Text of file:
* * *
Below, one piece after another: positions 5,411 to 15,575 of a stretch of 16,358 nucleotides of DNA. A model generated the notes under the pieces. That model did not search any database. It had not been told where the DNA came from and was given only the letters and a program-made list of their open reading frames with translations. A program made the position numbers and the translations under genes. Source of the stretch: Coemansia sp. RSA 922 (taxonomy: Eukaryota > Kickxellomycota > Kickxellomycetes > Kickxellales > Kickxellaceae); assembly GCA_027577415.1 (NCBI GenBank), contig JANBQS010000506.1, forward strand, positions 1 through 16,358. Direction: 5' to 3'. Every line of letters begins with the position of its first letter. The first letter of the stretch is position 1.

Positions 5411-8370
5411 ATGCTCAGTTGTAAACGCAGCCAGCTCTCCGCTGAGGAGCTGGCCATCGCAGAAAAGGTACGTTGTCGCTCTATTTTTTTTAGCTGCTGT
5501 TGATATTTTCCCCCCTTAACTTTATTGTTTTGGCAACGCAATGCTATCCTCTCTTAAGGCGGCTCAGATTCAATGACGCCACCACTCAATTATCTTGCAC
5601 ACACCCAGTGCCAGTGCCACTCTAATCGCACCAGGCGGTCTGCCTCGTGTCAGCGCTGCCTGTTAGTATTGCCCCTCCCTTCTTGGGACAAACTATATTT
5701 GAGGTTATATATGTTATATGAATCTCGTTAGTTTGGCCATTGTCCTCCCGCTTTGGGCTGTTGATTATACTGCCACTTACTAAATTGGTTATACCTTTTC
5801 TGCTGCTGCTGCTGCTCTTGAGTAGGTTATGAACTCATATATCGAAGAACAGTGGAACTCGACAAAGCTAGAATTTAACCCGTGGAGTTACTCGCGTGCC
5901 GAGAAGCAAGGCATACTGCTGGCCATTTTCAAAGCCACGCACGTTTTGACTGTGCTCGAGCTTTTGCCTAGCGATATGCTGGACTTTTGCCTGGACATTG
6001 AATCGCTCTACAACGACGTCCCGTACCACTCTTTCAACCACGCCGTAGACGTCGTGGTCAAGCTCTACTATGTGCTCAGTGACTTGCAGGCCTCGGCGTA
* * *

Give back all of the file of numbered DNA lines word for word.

Below, one piece after another: positions 5,411 to 15,575 of a stretch of 16,358 nucleotides of DNA. A model generated the notes under the pieces. That model did not search any database. It had not been told where the DNA came from and was given only the letters and a program-made list of their open reading frames with translations. A program made the position numbers and the translations under genes. Source of the stretch: Coemansia sp. RSA 922 (taxonomy: Eukaryota > Kickxellomycota > Kickxellomycetes > Kickxellales > Kickxellaceae); assembly GCA_027577415.1 (NCBI GenBank), contig JANBQS010000506.1, forward strand, positions 1 through 16,358. Direction: 5' to 3'. Every line of letters begins with the position of its first letter. The first letter of the stretch is position 1.

Positions 5411-8370
5411 ATGCTCAGTTGTAAACGCAGCCAGCTCTCCGCTGAGGAGCTGGCCATCGCAGAAAAGGTACGTTGTCGCTCTATTTTTTTTAGCTGCTGT
5501 TGATATTTTCCCCCCTTAACTTTATTGTTTTGGCAACGCAATGCTATCCTCTCTTAAGGCGGCTCAGATTCAATGACGCCACCACTCAATTATCTTGCAC
5601 ACACCCAGTGCCAGTGCCACTCTAATCGCACCAGGCGGTCTGCCTCGTGTCAGCGCTGCCTGTTAGTATTGCCCCTCCCTTCTTGGGACAAACTATATTT
5701 GAGGTTATATATGTTATATGAATCTCGTTAGTTTGGCCATTGTCCTCCCGCTTTGGGCTGTTGATTATACTGCCACTTACTAAATTGGTTATACCTTTTC
5801 TGCTGCTGCTGCTGCTCTTGAGTAGGTTATGAACTCATATATCGAAGAACAGTGGAACTCGACAAAGCTAGAATTTAACCCGTGGAGTTACTCGCGTGCC
5901 GAGAAGCAAGGCATACTGCTGGCCATTTTCAAAGCCACGCACGTTTTGACTGTGCTCGAGCTTTTGCCTAGCGATATGCTGGACTTTTGCCTGGACATTG
6001 AATCGCTCTACAACGACGTCCCGTACCACTCTTTCAACCACGCCGTAGACGTCGTGGTCAAGCTCTACTATGTGCTCAGTGACTTGCAGGCCTCGGCGTA